The Government previously made a commitment to review the impact following the introduction of Tribunal fees in 2013. It is perhaps no coincidence that this announcement has been made today as the latest ET statistics which were also published today - Tribunal statistics - show that the total number of Employment Tribunal claims for the period April 2014 to March 2015 was only 61,306. This compares to 105,803 claim for 2013/2014 and, perhaps more significantly, to 191,541 claims for April 2012 to March 2013 which was the last 12 month period during which no fee required to be paid by a claimant in order to raise a claim.
The review is expected to be finished later this year and the Government have said that they will consult on any proposals for reforms to the fees and remission scheme.
Whilst the fee regime reduces the burden on the UK taxpayer and, arguably, is good news from an employer's perspective, it has been argued that this denies access to justice for many employees who have valid claims. It is also worth pointing out that since May 2014, ACAS Early Conciliation has become compulsory and anyone wishing to raise a claim in the Employment Tribunal must first notify ACAS with a view to conciliation taking place. This is also likely to have impacted on the figures but I am in no doubt that the main reason for the dramatic reduction in claims is the ET fee regime which, for an unfair dismissal claim, requires the claimant to pay an issue fee of £250 and a hearing fee of £950.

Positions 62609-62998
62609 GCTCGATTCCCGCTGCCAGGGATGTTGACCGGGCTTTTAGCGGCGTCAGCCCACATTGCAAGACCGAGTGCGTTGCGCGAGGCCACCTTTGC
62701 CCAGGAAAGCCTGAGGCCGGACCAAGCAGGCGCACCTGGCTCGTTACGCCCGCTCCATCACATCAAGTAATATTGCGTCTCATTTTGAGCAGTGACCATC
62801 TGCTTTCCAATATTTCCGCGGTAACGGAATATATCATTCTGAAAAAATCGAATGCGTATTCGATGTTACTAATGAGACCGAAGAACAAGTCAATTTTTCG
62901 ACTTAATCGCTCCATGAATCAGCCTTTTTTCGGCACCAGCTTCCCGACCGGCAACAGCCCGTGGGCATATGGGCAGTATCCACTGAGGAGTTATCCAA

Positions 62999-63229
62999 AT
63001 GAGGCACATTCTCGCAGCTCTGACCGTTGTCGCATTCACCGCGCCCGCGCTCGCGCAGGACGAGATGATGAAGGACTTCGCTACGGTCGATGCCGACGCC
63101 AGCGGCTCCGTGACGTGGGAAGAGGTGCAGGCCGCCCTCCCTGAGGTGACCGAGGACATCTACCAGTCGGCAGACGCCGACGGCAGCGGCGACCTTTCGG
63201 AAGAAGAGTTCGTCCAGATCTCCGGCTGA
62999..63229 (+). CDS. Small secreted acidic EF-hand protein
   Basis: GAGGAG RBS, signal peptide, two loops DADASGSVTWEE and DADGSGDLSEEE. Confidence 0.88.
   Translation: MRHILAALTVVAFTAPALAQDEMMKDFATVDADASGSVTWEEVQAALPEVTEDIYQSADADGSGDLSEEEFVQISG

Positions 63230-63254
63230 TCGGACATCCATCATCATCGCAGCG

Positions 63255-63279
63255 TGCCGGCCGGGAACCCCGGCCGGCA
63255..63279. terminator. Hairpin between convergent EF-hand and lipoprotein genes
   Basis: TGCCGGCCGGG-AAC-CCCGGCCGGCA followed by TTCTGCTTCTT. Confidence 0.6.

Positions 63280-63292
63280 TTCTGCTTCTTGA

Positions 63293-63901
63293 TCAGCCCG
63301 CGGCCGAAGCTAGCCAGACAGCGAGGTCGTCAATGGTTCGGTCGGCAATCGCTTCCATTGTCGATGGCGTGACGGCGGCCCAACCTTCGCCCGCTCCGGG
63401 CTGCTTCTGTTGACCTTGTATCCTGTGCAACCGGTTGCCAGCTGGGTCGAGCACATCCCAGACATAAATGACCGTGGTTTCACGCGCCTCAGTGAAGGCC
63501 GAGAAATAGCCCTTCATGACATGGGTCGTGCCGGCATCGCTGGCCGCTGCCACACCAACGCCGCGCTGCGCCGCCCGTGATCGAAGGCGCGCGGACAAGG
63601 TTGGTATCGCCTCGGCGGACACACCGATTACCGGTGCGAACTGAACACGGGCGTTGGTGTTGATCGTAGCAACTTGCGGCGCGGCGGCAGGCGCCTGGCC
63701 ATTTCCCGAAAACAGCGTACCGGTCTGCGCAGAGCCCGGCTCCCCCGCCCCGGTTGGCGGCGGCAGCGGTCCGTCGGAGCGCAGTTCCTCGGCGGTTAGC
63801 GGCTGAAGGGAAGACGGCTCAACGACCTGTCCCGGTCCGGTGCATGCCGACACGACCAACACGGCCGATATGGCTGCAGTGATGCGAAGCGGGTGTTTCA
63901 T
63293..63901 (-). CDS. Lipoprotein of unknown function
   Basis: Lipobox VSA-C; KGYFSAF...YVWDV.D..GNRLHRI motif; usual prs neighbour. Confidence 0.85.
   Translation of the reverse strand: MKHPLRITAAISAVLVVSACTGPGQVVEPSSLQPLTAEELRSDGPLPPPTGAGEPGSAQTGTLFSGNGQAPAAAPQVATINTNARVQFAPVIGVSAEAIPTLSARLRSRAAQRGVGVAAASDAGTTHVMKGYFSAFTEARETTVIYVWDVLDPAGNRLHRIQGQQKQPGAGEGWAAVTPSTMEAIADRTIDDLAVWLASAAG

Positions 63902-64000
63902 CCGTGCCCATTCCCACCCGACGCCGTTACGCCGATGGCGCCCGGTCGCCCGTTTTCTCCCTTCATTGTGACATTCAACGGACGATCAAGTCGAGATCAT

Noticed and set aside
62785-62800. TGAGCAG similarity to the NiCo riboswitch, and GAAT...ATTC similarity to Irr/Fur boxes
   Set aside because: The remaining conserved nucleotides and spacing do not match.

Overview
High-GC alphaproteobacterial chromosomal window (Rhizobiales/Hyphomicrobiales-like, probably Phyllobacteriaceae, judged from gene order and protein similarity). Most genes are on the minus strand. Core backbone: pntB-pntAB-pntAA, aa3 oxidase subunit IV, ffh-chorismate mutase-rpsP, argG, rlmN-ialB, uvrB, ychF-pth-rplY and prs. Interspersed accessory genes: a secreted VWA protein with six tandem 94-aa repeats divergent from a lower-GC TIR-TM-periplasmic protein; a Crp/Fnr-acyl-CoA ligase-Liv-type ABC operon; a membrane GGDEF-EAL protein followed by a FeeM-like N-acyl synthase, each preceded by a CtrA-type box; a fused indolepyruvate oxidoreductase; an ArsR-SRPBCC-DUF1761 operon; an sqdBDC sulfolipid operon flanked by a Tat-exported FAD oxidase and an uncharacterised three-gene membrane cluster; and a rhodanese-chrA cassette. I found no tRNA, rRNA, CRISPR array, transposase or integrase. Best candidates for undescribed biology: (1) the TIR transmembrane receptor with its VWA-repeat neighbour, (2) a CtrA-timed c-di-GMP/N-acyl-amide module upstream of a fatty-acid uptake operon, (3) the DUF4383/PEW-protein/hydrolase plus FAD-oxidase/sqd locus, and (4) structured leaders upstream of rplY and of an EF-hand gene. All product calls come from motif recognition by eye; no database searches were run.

Two judicial review applications by Unison challenging the fee regime have been unsuccessful albeit Unison were given permission to appeal. The appeal will be heard in the Court of Appeal later this month and it will be interesting to see the outcome.
It is also worth noting that it is intended that certain Tribunal powers in relation to administration and management of Tribunals are expected to be devolved to the Scottish Parliament. The Scottish Government has previously voiced their opposition which means that we could end up with a situation where there are no Tribunal fees for claims in Scotland but fees where the claim is raised in England & Wales. This could then result in "forum shopping" whereby claims are raised in Scotland which might otherwise have been raised in England & Wales. At present all that is needed for a claimant to raise a claim is for the employer (or former employer) to have a place of business in the country where the claim is raised. As such, if an employee was employed in, say Leeds, then they could raise a claim in Scotland as long as their employer had a place of business in Scotland.
My own view is that we will see a reduction in the level of Tribunal fees if not this year then certainly next year.